North Koreans deliver a beating to USA at U-20 Women's World Cup

By Mike Woitalla

Not all of the North Koreans' play against the USA in their 2-1 semifinal win at the U-20 Women’s World Cup was admirable. Three key U.S. attackers, Ally Watt, Mallory Pugh and Ashley Sanchez, needed examination for possible head injuries following Korean fouls.

Watt, a 66th-minute sub, was thumped from behind by Ri Un Yong while receiving a high ball in the 80th minute. Pugh, the main victim of previous Korean fouls, was clearly dazed after a similar hit from behind by Ju Hyo Sim 11 minutes into overtime. Referee Katalin Kulcsar inexplicably kept her cards in her pocket for both incidents, but finally cautioned Ju Hyo Sim for forearming Sanchez in the 105th minute.

The hit on Watt, who had scored after coming off the bench in the USA’s 3-1 group win over New Zealand and 2-1 victory over Mexico in the quarterfinal, rendered her ineffective. She returned to the field but was subbed when overtime started.

The Americans, despite fending off waves of Korean attacks after they fell behind on a 50th-minute penalty kick, managed to send the game into overtime on Natalie Jacobs’ 89th-minute goal. They may been disadvantaged by the blows taken by Watt, Pugh and Sanchez, but there was no denying that the Koreans played the superior soccer while out-shooting the USA 25-7 and having 58 percent of the possession. U.S. keeper Casey Murphy made five saves while her counterpart Kim Myong Sun only one.

Most of the game, especially after the first half hour, was played in the U.S. half and the Americans tended to turn the ball over soon after they won it, often with aimless clearances. The Koreans, meanwhile, displayed superb technique in controlling the ball, dribbling and passing, which they did swiftly and on the ground. The Americans, too often, hit high balls out of the back. (The 5-foot-4 Pugh should not be expected to win aerial duels.)

"I think you saw why Korea DPR made the semifinal and why the growth of the game in their country has propelled them to so much success," said U.S. coach Michelle French. "I thought the first 90 minutes we did well enough to be in the game. It's an extremely disappointing feeling for those players right now who left every bit of energy and every piece of their heart out on the field today."

The USA faces the Japan in the third-place game on Saturday (1 a.m. ET on FS1 and 10 pm Friday).

"Now we're at a point where we have to turn around and refocus because we have an opportunity to earn a medal," said French.

A quarterfinalist two years ago when it fell to North Korea on PKs, the USA won its third U-20 World Cup in 2012. North Korea, champion in 2006, is aiming for its second title when it faces France on Saturday. The USA had opened the tournament with a 0-0 tie against France.

Game Report by Paul Kennedy: USA handed soccer lesson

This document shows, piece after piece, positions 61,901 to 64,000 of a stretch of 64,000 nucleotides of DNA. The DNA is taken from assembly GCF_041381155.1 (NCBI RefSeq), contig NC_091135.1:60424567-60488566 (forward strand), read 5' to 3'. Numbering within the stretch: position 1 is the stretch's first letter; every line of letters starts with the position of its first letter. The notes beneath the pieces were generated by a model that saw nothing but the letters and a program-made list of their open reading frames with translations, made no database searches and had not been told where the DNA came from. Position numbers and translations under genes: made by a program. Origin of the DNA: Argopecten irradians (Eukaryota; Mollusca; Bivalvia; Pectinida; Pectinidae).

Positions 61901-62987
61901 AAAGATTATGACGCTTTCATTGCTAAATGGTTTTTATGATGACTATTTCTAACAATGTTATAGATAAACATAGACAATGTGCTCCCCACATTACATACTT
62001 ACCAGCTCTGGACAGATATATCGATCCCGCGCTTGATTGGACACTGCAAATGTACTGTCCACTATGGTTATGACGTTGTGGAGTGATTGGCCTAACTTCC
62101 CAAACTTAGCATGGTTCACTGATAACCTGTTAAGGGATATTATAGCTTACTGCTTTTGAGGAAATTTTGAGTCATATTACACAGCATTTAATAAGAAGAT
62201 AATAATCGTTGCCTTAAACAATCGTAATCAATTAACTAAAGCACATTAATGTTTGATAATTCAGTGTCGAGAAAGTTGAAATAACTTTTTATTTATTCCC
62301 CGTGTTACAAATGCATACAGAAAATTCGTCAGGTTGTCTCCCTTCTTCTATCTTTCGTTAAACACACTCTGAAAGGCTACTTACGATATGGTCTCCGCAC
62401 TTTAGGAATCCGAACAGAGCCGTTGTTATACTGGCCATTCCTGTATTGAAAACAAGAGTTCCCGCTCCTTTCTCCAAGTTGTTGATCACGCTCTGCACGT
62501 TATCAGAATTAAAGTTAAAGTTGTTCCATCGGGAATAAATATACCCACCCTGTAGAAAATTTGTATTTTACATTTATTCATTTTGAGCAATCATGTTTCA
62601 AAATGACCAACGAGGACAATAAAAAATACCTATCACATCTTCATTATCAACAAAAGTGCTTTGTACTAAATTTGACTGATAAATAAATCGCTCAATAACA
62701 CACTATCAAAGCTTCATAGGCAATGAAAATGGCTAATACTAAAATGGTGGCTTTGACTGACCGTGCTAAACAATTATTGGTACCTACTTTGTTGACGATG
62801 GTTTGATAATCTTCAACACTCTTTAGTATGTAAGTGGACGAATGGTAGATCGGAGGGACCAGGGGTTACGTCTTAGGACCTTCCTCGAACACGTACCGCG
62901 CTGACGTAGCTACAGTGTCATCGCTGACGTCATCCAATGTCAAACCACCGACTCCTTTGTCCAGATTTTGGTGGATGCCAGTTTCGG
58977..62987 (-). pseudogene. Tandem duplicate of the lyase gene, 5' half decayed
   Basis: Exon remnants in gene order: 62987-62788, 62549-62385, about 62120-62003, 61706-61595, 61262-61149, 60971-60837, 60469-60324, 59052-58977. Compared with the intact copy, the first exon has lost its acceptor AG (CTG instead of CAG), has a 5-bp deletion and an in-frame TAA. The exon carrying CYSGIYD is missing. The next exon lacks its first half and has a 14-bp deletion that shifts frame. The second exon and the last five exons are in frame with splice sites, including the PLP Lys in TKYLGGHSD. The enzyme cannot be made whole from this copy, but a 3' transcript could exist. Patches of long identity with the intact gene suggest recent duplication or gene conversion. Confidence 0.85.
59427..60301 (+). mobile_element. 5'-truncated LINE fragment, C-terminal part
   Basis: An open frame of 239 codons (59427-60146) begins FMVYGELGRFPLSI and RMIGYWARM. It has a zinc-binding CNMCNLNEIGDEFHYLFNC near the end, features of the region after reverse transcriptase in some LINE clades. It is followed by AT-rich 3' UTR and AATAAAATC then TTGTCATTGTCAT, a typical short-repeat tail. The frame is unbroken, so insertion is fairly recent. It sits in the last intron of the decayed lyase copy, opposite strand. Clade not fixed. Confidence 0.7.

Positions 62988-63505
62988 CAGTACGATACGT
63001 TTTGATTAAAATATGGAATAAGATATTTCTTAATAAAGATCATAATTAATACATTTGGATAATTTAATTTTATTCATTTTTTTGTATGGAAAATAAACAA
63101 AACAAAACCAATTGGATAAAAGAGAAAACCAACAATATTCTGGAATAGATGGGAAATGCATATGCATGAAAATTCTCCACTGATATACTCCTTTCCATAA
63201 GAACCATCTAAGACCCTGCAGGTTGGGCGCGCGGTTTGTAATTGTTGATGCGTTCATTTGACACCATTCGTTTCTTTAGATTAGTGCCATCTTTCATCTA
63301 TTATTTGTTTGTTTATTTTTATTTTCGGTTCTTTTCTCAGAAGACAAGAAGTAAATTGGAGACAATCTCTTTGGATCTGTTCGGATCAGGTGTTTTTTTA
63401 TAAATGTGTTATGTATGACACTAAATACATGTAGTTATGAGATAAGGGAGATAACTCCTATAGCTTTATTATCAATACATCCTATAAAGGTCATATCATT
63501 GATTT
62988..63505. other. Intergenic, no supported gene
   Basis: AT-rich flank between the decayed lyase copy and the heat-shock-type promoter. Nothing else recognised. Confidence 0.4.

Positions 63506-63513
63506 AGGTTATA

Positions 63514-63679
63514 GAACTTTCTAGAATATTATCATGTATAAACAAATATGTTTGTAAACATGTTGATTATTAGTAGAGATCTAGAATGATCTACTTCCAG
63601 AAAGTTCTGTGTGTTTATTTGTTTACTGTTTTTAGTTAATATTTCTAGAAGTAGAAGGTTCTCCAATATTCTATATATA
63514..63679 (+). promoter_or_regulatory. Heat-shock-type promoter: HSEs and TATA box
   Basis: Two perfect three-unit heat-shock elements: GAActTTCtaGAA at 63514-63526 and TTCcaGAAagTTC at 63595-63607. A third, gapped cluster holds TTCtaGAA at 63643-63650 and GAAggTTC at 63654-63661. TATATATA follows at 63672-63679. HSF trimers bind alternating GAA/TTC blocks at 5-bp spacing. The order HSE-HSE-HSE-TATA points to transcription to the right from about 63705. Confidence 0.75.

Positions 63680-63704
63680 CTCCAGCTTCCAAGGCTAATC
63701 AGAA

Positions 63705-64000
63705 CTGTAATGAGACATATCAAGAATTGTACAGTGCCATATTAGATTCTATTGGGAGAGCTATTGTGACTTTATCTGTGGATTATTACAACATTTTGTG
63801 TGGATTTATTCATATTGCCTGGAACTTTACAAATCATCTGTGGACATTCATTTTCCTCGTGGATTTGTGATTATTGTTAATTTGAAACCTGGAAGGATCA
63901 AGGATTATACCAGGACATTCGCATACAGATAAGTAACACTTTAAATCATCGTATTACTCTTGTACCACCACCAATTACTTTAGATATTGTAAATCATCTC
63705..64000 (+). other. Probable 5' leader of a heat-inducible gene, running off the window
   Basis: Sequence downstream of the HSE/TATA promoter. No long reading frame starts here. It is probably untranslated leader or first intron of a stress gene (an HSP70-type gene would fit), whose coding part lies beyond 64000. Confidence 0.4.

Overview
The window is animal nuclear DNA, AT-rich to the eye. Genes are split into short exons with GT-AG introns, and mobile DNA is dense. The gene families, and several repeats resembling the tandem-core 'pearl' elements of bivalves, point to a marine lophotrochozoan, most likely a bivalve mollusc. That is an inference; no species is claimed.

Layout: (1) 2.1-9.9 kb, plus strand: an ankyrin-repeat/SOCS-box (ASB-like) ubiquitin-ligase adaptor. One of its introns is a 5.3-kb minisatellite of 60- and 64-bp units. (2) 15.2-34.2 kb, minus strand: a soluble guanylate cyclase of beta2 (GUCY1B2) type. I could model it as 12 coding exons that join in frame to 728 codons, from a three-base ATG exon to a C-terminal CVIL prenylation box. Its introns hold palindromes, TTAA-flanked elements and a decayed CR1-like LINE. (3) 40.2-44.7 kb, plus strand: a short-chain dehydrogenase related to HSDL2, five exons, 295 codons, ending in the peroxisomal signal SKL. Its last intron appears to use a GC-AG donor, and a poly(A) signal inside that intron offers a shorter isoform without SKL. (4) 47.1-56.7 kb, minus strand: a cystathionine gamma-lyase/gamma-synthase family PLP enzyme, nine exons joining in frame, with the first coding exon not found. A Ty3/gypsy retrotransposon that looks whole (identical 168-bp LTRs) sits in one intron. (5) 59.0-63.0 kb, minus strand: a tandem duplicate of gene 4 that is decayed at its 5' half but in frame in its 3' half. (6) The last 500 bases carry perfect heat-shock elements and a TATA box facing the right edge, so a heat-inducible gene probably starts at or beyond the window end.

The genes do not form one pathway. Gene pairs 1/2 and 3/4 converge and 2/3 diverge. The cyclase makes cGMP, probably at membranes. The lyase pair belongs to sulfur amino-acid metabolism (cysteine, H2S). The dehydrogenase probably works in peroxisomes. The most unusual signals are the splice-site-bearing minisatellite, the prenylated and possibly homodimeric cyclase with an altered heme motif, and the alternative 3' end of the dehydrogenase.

Nov. 25 in Port Moresby
USA 1 North Korea 2. Goals: Jacobs 88; Yon pen. 50, R. Hyang Sim 91.
USA -- Murphy;  Elliston, Otto, Riehl, Jean (Hedge 71), Fox (Watt 66; Petersen 91), Ogle, Jacobs, Cousins (Scarpa 78), Pugh, Sanchez.
North Korea -- Sun, U. Sol Gyong, C. Sol Gyong, W. Jong Sim (R. Kyong Hyang 75), R. Hyang Sim, K. Phyong Hwa (A Snog Ok 95), Yon, Yong, K. Un Hwa (S. Hyang Sim 66), J. Hyo Sim, Hyang (C. Un Hwa 75).

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U.S. U-17 boys to face Portugal, Turkey, Brazil

Coach John Hackworth  has named a 20-player roster for the U.S. U-17 boys national team's games against Portugal (Wednesday), Turkey (Friday) and Brazil (Sunday) at the 13th annual Nike International Friendlies in Lakewood Ranch, Florida. The games will be broadcast live on, U.S. Soccer’s Facebook page and U.S. Soccer’s YouTubechannel.

Hackworth’s squad includes three foreign-based players: Carlos Dos Santos (Benfica/Portugal), Dest Sergino (Ajax/Netherlans) and Tim Weah (Paris Saint-Germain).

U.S. U-17 boys national team
GOALKEEPERS (2): Carlos Joaquim Dos Santos (S.L. Benfica; Philadelphia, Penn.), *Justin Garces (Kendall SC; Miami, Fla.).
DEFENDERS (7): Carlos Asensio (Atlanta United FC; Roswell, Ga.), Sergino Dest (Ajax; Almere-stad, Netherlands), Christopher Gloster (New York Red Bulls; Montclair, N.J.), *Jaylin Lindsey (Sporting Kansas City; Charlotte, N.C.), Carlos Ritaccio (BW Gotschee; Westbury, N.Y.), *James Sands (New York City FC; Rye, N.Y.), *Arturo Vasquez (FC Golden State; Mira Loma, Calif.).
MIDFIELDERS (6): *George Acosta (Weston FC; Hollywood, Fla.), Isaac Angking (New England Revolution; Providence, R.I.), *Christopher Durkin (D.C. United; Glen Allen, Va.), *Blaine Ferri (Solar Chelsea SC; Southlake, Tex.), *Rayshaun McGann (Philadelphia Union; Royal Palm Beach, Fla.), Indiana Vassilev (IMG Academy; Savannah, Ga.)
FORWARDS (5): *Ayomide Akinola (Toronto FC; Brampton, Ont.), *Andrew Carleton (Atlanta United FC; Powder Springs, Ga.), Bryan Reynolds Jr. (FC Dallas; Little Elm, Tex.), *Joshua Sargent (Scott Gallagher Missouri; O’Fallen, Mo.) *Timothy Weah (Paris Saint-Germain F.C.; Rosedale, N.Y.)
* The 12 players who competed at the 2015 Nike Friendlies, when the USA beat the Netherlands (2-1) and lost to Brazil (0-3) and England (2-3).

2016 Nike International Friendlies Schedule
Wednesday, Nov. 30
Brazil vs. Turkey 3:30 p.m. ET
USA vs. Portugal 7 p.m. ET

Friday, Dec. 2
Portugal vs. Brazil 3:30 p.m. ET
USA vs. Turkey 7 p.m. ET

Sunday, Dec. 4
Turkey vs. Portugal 1:30 p.m. ET